Early sunshine this week is just beginning to catch the turn into Spring. The greens that were a bit fatigued are beginning to perk up and the quality of the light is warming up just a bit. Looking south yesterday, while I am not yet doing my minimalist tidying up, of which more later, I could just detect the whiff of Spring coming.
In one of the planted squares near the back door, last year’s from-seed- Lunaria annua ‘Chedglow’ is looking really good. I chose it because I have a bit of a thing about dark foliage, and the glossiness of theses leaves which have come through blistering heat and dryness, a soaking November, and now a mildish winter is picked up beautifully in the morning light. For such a lovely plant, and dead easy to grow from seed so don’t pay good money for plants in pots despite my link above, the name ‘Chedglow’ is a bit of a clunker in my view.
And not far away in the same square, is a Spring favourite of mine, Ranunculus ficaria ‘Brazen Hussy’. Now there’s a name that works! A smallish plant but it does slowly clump up, and when the golden lemon flowers open, the contrast is quite lovely.
I really hate big irises. It’s not that other people can’t make them look wonderful, but with me, they are nothing but a problem, not liking an often damp spring, and providing safe havens for seriously annoying weeds that I don’t want. So I have annihilated them pretty much from the garden. However, the very early Iris reticulata is another story. Tiny, but very animated, I grow them in various places round the garden just to create a tiny surprise at this time of year, and I have some in a low basin that I can put where I like. This lovely dark one pops up under clumps of Eryngium eburneum, whose long, strappy leaves are a bit on the dormant side right now- which makes just enough sun to tempt the Iris to flower.
This has been the best year for Daphne odora aureomarginata. It bursts into flower before any new foliage has got going, and this year, the bees and insects visiting have created a turbine sound effect at the back door on warmer days. But Daphne can be a bit temperamental. This large one was bought about 15 years ago by me as a tiny stripling, but I have another one which, at least 8 years after planting, is still barely 20cms x 20cms and looks deeply miserable
I can forgive Euphorbia characias subsp. wulfenii anything at this time of year. Later, this will be a year of the purge to reduce my expanding population a tad, but now they have free rein. The praying heads are just fabulous, especially when draped nicely with dew, and the chartreuse flowerheads that follow are a welcome punch of colour that outdoes any daffodil.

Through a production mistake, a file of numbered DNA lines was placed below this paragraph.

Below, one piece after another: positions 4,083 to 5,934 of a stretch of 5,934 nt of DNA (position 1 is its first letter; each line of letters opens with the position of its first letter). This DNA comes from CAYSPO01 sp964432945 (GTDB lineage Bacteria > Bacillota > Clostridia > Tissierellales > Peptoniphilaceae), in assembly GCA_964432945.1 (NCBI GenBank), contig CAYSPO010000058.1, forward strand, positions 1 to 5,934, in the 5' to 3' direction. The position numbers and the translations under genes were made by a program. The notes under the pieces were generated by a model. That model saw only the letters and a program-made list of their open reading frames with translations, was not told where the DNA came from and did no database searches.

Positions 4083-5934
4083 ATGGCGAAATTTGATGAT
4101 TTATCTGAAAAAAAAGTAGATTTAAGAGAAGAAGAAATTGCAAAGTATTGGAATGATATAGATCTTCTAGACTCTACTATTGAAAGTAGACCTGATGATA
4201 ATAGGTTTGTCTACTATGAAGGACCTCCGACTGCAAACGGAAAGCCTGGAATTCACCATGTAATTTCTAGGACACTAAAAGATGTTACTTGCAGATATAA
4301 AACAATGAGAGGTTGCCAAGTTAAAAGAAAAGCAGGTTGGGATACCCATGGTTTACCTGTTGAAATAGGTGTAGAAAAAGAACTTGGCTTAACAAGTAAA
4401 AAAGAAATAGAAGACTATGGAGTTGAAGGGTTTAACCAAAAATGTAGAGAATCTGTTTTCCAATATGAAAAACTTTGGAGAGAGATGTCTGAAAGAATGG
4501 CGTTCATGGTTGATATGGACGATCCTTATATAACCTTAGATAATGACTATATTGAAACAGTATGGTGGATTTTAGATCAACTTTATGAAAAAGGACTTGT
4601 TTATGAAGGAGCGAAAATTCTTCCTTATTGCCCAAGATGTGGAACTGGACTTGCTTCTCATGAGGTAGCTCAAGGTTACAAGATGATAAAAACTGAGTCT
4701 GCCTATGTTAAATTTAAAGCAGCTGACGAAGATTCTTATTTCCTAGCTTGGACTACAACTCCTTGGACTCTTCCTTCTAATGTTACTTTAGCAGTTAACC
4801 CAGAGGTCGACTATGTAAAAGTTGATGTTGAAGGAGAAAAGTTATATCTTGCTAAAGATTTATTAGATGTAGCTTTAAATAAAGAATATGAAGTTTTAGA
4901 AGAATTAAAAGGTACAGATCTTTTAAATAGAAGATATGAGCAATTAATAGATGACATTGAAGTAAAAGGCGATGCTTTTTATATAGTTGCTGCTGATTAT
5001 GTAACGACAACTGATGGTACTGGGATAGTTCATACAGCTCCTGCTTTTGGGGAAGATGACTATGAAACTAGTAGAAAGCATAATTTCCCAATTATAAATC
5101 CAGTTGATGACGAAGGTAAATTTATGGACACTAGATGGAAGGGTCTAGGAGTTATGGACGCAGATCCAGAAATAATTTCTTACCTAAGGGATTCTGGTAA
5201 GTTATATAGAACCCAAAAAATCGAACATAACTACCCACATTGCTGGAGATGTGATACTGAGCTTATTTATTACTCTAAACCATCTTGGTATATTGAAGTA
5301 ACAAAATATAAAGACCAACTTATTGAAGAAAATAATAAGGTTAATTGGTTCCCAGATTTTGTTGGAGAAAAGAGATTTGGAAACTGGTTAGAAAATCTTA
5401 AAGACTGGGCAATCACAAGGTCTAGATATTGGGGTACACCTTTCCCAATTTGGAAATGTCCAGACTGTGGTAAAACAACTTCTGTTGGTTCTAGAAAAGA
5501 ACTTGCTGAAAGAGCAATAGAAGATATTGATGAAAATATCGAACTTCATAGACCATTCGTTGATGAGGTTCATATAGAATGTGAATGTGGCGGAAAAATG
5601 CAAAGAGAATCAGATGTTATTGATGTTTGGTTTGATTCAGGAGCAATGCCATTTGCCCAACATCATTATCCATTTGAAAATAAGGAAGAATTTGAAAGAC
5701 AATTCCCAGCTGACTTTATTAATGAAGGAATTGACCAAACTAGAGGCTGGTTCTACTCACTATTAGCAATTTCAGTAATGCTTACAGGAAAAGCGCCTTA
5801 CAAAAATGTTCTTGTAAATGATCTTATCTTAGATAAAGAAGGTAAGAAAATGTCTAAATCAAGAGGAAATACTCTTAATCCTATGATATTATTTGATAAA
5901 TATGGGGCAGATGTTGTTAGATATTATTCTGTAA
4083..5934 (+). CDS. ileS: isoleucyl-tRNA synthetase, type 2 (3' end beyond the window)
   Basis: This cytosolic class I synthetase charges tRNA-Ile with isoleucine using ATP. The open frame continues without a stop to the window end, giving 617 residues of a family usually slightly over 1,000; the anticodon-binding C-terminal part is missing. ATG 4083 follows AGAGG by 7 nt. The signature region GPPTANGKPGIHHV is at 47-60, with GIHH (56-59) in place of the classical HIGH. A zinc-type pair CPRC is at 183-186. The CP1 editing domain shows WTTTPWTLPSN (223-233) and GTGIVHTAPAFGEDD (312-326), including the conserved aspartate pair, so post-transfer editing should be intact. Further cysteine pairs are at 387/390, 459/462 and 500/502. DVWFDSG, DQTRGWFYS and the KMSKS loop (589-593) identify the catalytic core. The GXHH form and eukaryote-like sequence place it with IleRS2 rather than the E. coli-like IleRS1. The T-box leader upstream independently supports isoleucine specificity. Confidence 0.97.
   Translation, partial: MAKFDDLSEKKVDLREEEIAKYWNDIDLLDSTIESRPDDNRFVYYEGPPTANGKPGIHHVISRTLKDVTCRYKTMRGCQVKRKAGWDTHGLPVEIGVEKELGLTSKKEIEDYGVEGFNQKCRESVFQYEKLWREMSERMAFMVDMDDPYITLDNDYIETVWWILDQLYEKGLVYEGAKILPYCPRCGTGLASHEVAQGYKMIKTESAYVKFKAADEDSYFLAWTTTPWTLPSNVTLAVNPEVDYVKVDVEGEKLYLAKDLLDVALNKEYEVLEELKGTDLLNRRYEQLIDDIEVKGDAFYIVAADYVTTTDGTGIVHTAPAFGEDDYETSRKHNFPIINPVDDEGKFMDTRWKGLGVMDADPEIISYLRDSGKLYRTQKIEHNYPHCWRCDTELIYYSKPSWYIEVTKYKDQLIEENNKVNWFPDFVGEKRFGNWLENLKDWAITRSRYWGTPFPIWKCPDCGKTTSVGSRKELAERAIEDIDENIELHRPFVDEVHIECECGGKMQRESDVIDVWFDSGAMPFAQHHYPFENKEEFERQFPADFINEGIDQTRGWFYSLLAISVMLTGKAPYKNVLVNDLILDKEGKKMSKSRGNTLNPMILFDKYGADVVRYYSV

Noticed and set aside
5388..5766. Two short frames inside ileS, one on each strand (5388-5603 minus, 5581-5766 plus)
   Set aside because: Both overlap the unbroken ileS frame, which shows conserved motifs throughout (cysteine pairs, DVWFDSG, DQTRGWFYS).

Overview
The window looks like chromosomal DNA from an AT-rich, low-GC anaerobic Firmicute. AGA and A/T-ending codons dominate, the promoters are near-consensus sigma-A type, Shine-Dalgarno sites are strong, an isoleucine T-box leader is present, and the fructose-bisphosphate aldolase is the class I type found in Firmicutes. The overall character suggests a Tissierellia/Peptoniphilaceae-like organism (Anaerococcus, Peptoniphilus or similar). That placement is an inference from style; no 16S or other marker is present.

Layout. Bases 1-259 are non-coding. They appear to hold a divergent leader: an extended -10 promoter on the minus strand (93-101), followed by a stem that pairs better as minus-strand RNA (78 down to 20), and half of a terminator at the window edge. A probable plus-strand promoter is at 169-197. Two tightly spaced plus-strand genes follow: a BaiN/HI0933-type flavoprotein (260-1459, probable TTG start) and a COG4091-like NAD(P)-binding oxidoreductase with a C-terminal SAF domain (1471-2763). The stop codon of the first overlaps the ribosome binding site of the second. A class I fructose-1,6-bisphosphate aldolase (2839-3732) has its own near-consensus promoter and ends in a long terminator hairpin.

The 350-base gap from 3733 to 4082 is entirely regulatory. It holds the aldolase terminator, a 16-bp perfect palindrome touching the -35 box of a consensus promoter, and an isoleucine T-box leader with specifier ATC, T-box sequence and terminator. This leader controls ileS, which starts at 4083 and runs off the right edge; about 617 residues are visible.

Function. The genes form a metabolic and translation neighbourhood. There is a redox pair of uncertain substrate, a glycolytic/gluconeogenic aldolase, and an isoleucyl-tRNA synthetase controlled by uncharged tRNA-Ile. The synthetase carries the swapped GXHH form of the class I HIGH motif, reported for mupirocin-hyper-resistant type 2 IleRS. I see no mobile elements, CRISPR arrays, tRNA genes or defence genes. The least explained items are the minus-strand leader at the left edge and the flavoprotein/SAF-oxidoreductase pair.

Talking of purges, Andy did a massive hack in Shitty Bank. This is the part of the garden that is no more than the poor, stony spoil from the swimming pool installation chucked up to make a mound by the ruisseau. Whatever grows here has to be super tough and many plants have died along the way. This year we are experimenting with making great heaps of cutback material and leaving them to cover difficult areas, to see if we can regain control where brambles have got dug in. So, amongst the shortly-to-be-stately Eryngium eburneum clumps, Grevillea rosmarinfolia and a mean Yucca, here are the heaps of cutback. Let’s see.
A great delight last year was growing this lovely Yellow cerinthe from seed. And as ever with cerinthe, if it likes you, it has self-seeded beautifully and these are the first flowers.
I don’t purge any wildlife, and try my best to let it all in, come what may. But I draw the line at the Pine processionary caterpillar. An evil little kritter, which forms up into dangerously charming lines and sets off following its leader all over the garden. They are poisonous to humans and other animals, and I have yet to find a good reason for their existence. Petrol and matches on the spot before they start roaming is the only answer. These ones have all been torched.
Finishing on a cheerier note, two new Hellebores flowered for the first time today, and are a very elegant addition to the fold, see below. And they are such a good and all-round player, the Hellebore. Clothing the bare legs of Rosa ‘Fantin-Latour right now, the jungly Orientalis foliage will stay good and green right through the winter. The danger of a few blotchy bits can be over-exaggerated I reckon.